OT drainpipe - funny?

Grossly OT but I hope slightly humorous.
New couple moved in next-door about a year ago. He knows everything there is to know about - everything. Other than that seems not too bad a chap. A tiny problem is that anything his side of the fence must be done perfectly while outside that boundary it doesn't matter. Like using a lump hammer to bend over a steel gutter bracket on my garage (don't ask why). I replaced the guttering with plastic 2 weeks later anyway but that hammering didn't do the soffit board much good. Next we have the laying of a considerable weight of broken concrete slabs against the (single brick) wall of my garage. Tried to be diplomatic and accommodating "Hope you don't mind etc but prefer you didn't put any weight against this wall as...". He frowned about that as if I'd insulted him. The latest is that his new garage drainpipe ends here... http://tinyurl.com/crzhngf Tiny snag is that everything to the left of that pipe is my garden! It's behind my shed and that corner is now waterlogged. So he's run the drainpipe across a path in his garden and drained it into mine. He's concreting over most of his garden afai can see so the earth behind my shed seems attractive I guess.
Best to "confront' him about this or just blank off that gap in the fence so the water spashes back his side...? Just trying to avoid making a bad neighbour here - not very good at that.
Dear Marjory - am I being paranoid? What can I do without losing it? He seems ok with DIY so why place the pipe to drain onto my garden? I mean surely he can see that's not nice. Im no saint but would never do that. I just don't get it.
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It'd certainly be tempting to cap the drainpipe. But that's likely to lead to escalation of the problems.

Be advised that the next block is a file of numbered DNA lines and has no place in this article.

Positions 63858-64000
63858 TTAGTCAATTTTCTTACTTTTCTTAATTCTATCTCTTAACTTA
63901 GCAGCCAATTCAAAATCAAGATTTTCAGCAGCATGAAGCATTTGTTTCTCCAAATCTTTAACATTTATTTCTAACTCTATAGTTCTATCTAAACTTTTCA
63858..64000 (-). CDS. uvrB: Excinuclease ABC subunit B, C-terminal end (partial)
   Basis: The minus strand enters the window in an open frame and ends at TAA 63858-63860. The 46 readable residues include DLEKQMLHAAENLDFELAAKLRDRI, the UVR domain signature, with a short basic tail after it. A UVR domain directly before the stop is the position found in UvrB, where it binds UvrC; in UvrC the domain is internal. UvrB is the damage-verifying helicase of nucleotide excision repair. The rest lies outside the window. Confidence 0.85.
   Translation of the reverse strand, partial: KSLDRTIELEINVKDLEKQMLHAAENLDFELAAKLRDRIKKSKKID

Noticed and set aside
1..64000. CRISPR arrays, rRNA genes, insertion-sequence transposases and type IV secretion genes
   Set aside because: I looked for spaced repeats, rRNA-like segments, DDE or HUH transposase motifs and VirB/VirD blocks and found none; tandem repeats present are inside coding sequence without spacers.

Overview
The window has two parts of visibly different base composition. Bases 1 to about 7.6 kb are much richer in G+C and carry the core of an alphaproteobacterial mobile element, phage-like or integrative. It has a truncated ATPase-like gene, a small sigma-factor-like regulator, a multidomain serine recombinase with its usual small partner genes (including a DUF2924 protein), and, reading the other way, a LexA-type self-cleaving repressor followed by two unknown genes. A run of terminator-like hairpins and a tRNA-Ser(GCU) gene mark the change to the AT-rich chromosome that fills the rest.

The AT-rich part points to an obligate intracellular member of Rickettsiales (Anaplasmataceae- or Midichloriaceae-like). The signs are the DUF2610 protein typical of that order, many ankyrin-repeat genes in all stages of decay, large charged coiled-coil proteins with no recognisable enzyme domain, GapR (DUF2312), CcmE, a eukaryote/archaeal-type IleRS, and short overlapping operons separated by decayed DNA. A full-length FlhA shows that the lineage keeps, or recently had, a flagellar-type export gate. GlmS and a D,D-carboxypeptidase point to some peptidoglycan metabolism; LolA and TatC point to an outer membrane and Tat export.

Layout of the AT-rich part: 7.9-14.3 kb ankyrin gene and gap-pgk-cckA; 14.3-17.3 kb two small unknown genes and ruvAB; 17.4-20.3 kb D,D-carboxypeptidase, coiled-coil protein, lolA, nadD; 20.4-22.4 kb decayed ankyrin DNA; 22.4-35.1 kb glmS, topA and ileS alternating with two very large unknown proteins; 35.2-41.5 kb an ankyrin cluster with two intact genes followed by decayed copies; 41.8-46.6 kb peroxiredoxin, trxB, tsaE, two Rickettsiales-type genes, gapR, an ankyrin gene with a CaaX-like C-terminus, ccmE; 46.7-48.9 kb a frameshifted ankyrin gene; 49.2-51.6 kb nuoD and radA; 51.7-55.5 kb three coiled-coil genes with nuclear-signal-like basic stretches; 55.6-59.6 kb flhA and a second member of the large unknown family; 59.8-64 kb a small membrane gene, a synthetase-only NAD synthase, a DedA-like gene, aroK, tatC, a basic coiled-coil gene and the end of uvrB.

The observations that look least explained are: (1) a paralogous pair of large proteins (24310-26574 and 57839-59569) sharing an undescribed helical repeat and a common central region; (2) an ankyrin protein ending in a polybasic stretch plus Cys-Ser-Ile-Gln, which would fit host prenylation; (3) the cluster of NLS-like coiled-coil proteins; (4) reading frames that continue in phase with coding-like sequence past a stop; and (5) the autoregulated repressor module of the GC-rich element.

Is there any chance that your wife (if you have one) could talk to his? Sometimes women can be less confrontational.
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Jeremy C B Nicoll - my opinions are my own.

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Jeremy Nicoll - news posts wrote:

Slipping a "U" bend on the end is unlikely to direct the water to where you want it, but might get the point over slightly more subtly than capping it!
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On 09/11/2011 23:50, mike wrote:

I would go with the query type of approach...
along the lines of "By the way <neighbour's name>, what are you proposing to do with drain pipe that you have got temporarily lashed up to drain into my shed?"
That way he would have to "correct" your assumption that it was a temporary work in progress type of thing!
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On 10/11/2011 02:25, John Rumm wrote:

I'd anticipate a response of something like "Well it's your garage, so the water draining off its roof is yours too..." :(
David
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Direct, unambiguous approach required.
"It looks like you're draining your garage roof into my garden, can you move it please."
Avoid justifying yourself with, "the ground is becoming waterlogged" or similar distractions and don't ask if, "he would mind", that gives him an opportunity to say that he does.
When he doesn't move it, ask him again next week and if that doesn't work, fill the pipe with builders' foam, or ok you could mortar a concrete block in the corner to avoid the criminal damage aspect.
--
fred
it's a ba-na-na . . . .
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Maybe this is an opportunity to kill two birds with one stone.
Do you have room for a water butt? Is so, why not suggest that instead of routing the water onto your land (which you're really not too happy with), he should re-route his pipe so that it fills your water butt?
--
Ian

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The guy sounds a bit of a prat so it may be misinterpreted as a sign of weakness (o/p watch out if you overhear him referring to you as Flanders ;-).
With our weather the problem still arises when the butt is full and starts overflowing.
On the various suggestions of blocking the downpipe, on reflection that may be counterproductive as if there is fall towards the downpipe then any overflow may just land on or pour into the o/p's property. Given that, the o/p's original suggestion of building a mini wall[1] to reflect the water back to the 'dark' side may be the most effective. That is if the friendly approach fails.